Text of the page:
The International Atomic Energy Agency, set up under United Nations auspices in 1957 to promote peaceful nuclear energy, was given responsibility for monitoring compliance. So far, 183 countries have accepted the treaty.
Most nonproliferation experts applaud the treaty. President Kennedy's famous 1963 prediction that between 15 to 20 countries would be armed with nuclear weapons in a decade did not come true; only eight countries are known to have atomic arsenals. South Africa willingly gave up its weapons and other countries abandoned weapons programs or surrendered inherited weapons.
On the negative side, three nations with nuclear weapons India, Israel and Pakistan refuse to sign the nonproliferation treaty. Pakistan is suspected of supporting weapons programs in Iran and North Korea. Intelligence experts are divided on whether North Korea yet has atomic bombs.
Developments in Iran and North Korea in the last year highlighted other major treaty shortcomings.
The biggest flaw is that the treaty grants countries the "inalienable right" to acquire the technology to develop nuclear fuel. The provision was essential to convince countries without nuclear arms to forgo any aspirations in return for access to nuclear technology for peaceful purposes.
The problem is that fuel, whether enriched uranium or plutonium, is the most critical ingredient in nuclear weapons and the hardest to obtain. But the same technologies used to manufacture fuel for reactors can, with minor changes, be used for weapons. So countries with fuel cycles can move to within a short step of weapons while appearing to comply
with the treaty.
This is precisely what the U.S. has accused Iran of doing. Washington said Tehran used the cover of a civilian program to develop the ability to enrich uranium for weapons, an accusation that Iran denies.
Responding to international pressure, Iran disclosed details of its nuclear program and opened its doors to tougher inspections last month. On Thursday, it signed an agreement to permit more intrusive inspections by the IAEA.
The nuclear nonproliferation treaty allows inspectors to visit declared nuclear sites. But an additional protocol permits them to examine other suspicious locations after telling the country which installations they want to inspect.
Diplomats said the protocol is an important step forward, but it is not a panacea and acceptance has been slow. Iran was the 79th country to sign the pact, but only 38 have ratified it. The U.S. signed it but has not ratified it.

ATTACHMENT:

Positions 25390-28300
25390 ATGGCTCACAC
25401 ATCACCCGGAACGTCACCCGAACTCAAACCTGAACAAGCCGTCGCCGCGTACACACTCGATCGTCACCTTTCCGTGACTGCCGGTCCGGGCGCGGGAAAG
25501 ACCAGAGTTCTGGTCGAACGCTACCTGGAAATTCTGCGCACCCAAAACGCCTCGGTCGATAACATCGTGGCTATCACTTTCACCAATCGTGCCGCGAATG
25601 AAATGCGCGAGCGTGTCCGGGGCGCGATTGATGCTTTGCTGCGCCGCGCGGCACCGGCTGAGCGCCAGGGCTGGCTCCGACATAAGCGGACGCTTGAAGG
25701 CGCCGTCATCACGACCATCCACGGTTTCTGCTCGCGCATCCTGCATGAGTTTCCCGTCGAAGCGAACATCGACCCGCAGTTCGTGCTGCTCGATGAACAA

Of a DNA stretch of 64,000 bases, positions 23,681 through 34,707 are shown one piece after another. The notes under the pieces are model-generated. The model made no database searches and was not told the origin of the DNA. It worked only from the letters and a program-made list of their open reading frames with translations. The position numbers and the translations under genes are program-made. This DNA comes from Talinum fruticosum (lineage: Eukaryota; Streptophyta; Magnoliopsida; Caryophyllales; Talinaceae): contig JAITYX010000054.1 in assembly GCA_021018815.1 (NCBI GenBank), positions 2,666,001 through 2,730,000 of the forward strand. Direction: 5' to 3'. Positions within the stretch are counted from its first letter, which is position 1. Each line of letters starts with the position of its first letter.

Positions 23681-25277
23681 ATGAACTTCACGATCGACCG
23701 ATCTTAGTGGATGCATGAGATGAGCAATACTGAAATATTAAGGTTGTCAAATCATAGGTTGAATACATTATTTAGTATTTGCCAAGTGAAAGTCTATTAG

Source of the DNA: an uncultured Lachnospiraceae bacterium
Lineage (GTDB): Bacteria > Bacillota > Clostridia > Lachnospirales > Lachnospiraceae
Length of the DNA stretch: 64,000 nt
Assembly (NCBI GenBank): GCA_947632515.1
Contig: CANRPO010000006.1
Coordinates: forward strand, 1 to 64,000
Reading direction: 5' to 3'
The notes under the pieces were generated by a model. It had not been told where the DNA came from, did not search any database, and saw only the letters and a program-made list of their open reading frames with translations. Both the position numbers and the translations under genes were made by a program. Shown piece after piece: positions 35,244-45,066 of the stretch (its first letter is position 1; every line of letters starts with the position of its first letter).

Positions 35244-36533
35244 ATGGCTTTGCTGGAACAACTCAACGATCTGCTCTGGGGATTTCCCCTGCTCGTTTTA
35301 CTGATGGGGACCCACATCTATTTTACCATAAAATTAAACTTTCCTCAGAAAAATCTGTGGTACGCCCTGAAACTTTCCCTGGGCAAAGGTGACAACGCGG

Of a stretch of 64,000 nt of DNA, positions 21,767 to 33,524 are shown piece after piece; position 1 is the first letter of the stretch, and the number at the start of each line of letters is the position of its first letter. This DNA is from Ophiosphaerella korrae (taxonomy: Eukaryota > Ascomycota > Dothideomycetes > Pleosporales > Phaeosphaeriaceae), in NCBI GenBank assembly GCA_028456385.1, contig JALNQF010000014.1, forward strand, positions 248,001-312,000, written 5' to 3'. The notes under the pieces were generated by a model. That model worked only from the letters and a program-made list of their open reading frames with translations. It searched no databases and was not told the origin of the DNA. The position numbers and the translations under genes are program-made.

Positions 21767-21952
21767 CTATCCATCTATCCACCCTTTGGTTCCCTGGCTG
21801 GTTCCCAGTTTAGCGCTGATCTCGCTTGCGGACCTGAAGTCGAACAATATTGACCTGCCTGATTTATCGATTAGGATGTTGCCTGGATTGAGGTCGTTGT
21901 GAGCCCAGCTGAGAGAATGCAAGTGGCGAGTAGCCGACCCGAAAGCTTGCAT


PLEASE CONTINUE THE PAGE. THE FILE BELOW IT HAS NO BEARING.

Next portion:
"The treaty and the protocol only buy time," said a diplomat in Vienna. "They don't stop anyone determined to build a nuclear bomb."
To close the gap, ElBaradei recently proposed controls to restrict access to the nuclear fuel cycle. The approach envisions multinational control over the sensitive aspects of fuel development, coupled with guarantees to countries that they could buy fuel for civilian uses.
The Bush administration has acknowledged the problem ElBaradei's proposal aims to address.
"We must seriously limit enrichment and reprocessing capabilities while allowing access to appropriate reactor fuels," Mitchell B. Reiss, director of policy planning at the State Department, said in a speech this month.
But other countries, including Iran, expressed strong reservations about giving up the right to indigenous fuel sources and diplomats said it was unlikely to happen without a major diplomatic fight.
Another treaty shortcoming often pointed out is the absence of set penalties for violating or withdrawing from the agreement while under suspicion of developing a weapons program.
The agency's Board of Governors can refer violators to the U.N. Security Council for possible sanctions, but both bodies are political arenas where compromise often trumps punishment. The U.S. is angry that the IAEA failed last month to refer Iran's concealment of nuclear activities to the council.
North Korea is considered a more pressing nuclear threat and a more glaring example of the treaty's lack of teeth.
Early this year, North Korea became the first nation to withdraw from the treaty, a step that followed years of it being declared in noncompliance. Still, the U.N. has not punished North Korea.
"It's always a case-by-case basis and the Security Council is helpless to act," said a European diplomat who advocated that the U.N. adopt a set of escalating sanctions for violators.
The debate over strengthening the nonproliferation regime will heat up in preparation for a treaty review in the spring of 2005. The Bush administration's push for new controls, however, may be stymied by the anger generated by its policies.
While the administration takes credit for pressuring Libya to relinquish its weapons programs, Tripoli's voluntary action probably will present an obstacle in U.S. efforts in the coming months to persuade other countries to support tighter nuclear controls.
Egyptian President Hosni Mubarak said over the weekend that Israel should now give up its nuclear arsenal. On Monday, the IAEA's ElBaradei praised Libya's decision and repeated his call for eliminating nuclear weapons in the Middle East.
Washington has long refused to pressure Israel over its ample nuclear stockpile, a position many countries regard as a double standard when it comes to who can possess nuclear weapons the same concerns diplomats said have been reinforced by the mini-nukes prospect.
"Bush's posture makes the job of selling nonproliferation more difficult," said a senior Western diplomat in Vienna. "If nuclear weapons are necessary for the sole surviving superpower, what hope does Iran or any number of other countries have without them?"